Category Archives: Belgian Quadrupel

Trappistes Rochefort 10

Brewery: Abbaye Notre-Dame de Saint Remy Rochefort
Country: Belgium
ABV: 11.3%
Style: Belgian Quadrupel
Other Notes: Blue cap. Trappist beer

Brewer Description: (from the Trappist website) Reddish-brown colour, begins with a density of 24.5º Plato and ultimately reaches 11.3% ABV.

My rating: 5
My beeradvocate.com rating: 4.83
My ratebeer.com rating: 4.7

Intro: A 330ml bottle, with a best before date of 3rd October 2022. Poured into a Chimay goblet.
Appearance: Dark brown in colour with an almost two finger tanned head that had decent retention but eventually settled to a nice self replenishing cap while leaving nice curtain like lacing.
Aroma: Strong dark fruits, plum, dates, raisin, black currants, caramel, light roast, toasted bread with a hint of clove and bubblegum.
Taste: Lightly sweet, dark fruits, plum, raisin, dates, fig, black currant, candied sugar, caramel with light banana and clove.
Mouthfeel: Creamy, light syrup, light booze, medium to full bodied with moderate to low carbonation.
Overall: Excellent, just so good. This is easily my favourite Trappist Quadrupel out there. It’s just so balanced, tasty and a joy to drink.

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Trappist Westvleteren 12

Brewery: Brouwerij Westvleteren (Sint-Sixtusabdij Westvleteren)
Country: Belgium
ABV: 10.2%
Style: Belgian Quadrupel
Other Notes: Gold cap. Trappist beer

Brewer Description: Not much info on their website and obviously even less on the bottle.

My rating: 4
My beeradvocate.com rating: 4.22
My ratebeer.com rating: 4.1

Intro: A 330ml bottle with a cap date (bottled +3 years) of 1st September 2019. Poured into a Chimay goblet glass.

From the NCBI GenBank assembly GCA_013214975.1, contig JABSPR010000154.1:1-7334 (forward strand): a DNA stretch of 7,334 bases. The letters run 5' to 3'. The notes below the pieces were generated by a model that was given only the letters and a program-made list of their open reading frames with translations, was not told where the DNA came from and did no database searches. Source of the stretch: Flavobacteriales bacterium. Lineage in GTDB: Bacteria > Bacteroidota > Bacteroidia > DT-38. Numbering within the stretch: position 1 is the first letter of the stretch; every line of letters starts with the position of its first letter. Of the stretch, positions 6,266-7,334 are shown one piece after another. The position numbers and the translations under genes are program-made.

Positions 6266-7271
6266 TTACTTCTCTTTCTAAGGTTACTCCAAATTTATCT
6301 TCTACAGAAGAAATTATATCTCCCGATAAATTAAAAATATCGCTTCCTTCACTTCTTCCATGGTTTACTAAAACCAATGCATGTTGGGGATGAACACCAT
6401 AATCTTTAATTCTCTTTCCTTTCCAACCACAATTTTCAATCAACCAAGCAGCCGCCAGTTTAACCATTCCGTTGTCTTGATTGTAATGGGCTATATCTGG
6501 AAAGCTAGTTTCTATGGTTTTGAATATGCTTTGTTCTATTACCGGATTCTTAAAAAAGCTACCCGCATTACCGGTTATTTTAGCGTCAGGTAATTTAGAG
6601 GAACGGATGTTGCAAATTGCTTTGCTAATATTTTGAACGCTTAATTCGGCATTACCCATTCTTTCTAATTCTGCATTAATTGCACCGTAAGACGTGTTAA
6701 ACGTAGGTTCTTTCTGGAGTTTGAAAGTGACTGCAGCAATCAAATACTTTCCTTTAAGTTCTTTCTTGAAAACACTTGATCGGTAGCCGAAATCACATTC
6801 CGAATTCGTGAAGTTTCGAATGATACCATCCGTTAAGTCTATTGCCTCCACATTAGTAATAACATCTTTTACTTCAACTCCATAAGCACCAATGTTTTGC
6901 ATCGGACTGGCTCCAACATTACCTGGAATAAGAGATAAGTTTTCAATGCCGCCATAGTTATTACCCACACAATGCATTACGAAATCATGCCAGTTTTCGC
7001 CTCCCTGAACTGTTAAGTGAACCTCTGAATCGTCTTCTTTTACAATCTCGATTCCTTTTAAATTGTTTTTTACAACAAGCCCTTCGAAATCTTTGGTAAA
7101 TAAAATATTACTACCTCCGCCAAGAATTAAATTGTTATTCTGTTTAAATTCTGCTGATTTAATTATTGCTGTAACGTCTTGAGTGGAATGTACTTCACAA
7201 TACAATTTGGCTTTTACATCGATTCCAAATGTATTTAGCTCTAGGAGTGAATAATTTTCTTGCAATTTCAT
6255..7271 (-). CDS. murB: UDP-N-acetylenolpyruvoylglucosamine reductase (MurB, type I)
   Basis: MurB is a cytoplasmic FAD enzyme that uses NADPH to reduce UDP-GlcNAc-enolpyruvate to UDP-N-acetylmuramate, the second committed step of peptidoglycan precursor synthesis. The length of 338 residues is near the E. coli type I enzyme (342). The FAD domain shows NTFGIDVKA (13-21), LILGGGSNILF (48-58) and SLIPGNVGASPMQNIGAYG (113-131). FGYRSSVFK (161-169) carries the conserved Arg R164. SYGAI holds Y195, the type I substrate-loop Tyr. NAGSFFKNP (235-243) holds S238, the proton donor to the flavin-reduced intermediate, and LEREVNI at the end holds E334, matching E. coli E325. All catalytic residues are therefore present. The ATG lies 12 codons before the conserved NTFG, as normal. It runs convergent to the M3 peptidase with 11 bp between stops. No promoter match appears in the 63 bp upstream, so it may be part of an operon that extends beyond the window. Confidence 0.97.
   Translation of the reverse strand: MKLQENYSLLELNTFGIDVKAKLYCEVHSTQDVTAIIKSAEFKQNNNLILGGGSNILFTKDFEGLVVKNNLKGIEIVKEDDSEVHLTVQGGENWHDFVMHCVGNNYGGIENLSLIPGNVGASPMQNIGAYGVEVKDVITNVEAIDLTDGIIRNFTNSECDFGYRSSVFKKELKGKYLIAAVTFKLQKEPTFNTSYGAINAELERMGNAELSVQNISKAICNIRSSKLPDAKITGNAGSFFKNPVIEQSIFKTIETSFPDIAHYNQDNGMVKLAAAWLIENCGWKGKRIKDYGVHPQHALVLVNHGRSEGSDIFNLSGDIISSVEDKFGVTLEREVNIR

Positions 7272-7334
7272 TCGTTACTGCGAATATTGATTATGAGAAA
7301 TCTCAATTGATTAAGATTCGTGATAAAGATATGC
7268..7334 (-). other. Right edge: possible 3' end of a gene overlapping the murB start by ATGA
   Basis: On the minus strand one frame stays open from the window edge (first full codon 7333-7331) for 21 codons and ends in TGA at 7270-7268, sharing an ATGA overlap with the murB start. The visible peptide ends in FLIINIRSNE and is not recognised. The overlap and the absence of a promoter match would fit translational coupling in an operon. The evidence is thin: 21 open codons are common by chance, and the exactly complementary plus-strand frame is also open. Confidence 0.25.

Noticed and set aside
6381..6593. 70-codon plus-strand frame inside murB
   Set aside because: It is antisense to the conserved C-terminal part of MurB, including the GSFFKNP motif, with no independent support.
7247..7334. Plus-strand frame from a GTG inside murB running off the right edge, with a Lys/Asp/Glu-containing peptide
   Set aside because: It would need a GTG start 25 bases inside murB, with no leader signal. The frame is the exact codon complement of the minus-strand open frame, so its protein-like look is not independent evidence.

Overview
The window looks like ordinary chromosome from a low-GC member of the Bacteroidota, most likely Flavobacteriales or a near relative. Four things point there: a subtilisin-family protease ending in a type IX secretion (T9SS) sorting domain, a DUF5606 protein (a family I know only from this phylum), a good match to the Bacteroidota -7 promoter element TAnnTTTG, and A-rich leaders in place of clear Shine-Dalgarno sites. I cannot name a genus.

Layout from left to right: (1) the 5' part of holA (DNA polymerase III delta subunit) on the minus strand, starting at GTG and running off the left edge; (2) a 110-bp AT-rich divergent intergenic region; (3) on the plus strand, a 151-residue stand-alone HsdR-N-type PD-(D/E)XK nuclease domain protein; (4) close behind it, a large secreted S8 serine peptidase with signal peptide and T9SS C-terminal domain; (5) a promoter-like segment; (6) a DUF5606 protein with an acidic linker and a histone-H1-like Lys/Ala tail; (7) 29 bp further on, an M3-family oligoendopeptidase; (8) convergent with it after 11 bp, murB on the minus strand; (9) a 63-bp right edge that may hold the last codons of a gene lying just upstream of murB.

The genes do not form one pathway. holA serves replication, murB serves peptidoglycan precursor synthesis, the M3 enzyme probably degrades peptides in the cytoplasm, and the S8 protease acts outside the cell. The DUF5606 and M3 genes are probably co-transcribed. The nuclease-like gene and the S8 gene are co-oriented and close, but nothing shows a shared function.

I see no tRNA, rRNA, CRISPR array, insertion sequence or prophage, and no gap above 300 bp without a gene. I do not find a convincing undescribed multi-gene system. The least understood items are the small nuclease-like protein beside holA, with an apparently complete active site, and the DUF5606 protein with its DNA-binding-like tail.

Appearance: After a careful pour to leave most of the yeast in the bottle, a clear brown colour with a copper red hue and a just over one finger off white head that had great retention, but eventually settled to a very nice self replenishing cap while leaving great lacing around the glass.
Aroma: Strong fruitiness, apple, plum, dates, fig, toffee with light clove and banana notes.
Taste: Sweet, plum, dates, fig, banana bread, toffee, yeast and a touch of spice.
Mouthfeel: Creamy, medium to full bodied, with moderate carbonation.
Overall: I’m not a huge fan of sweetness, and this definitely leans on the sweet side, perhaps overly so for me. I prefer both Rochefort 10 and St. Bernardus Abt 12 over this. It’s still good, and not by any means bad, but if I had to pick a special Westvleteren beer, it would definitely be a fresh bottle of the Westvleteren Blond, as that is just one of the best Belgian Pale Ale’s ever.

Kasteel Cuvée du Chateau

Brewery: Brouwerij Van Honsebrouck N.V.
Country: Belgium
ABV: 11%
Style: Belgian Quadrupel

Brewer Description: (from website) The taste of Cuvée du Château is comparable to that of an aged Kasteel Donker, reminiscent of port. This ‘premier cru classé’ was developed in the style of a quadrupel. In this type of strong, dark brown beer that veers between sweet and bitter, malt has the upper hand. The Cuvée du Chateau has the characteristics of a madeirised beer, with initial hints of roast and caramelised malt, followed by delicate hop bitters in the finish. A fully-fledged gastronomic beer.

My rating: 3
My beeradvocate.com rating: 3.71
My ratebeer.com rating: 3.5

Intro: A 330ml bottle with a best before date of June 2019. Poured into a Chimay goblet glass.
Appearance: Dark brown in colour with a thin less than half finger tanned head that dissipated quickly and left only sparse lacing.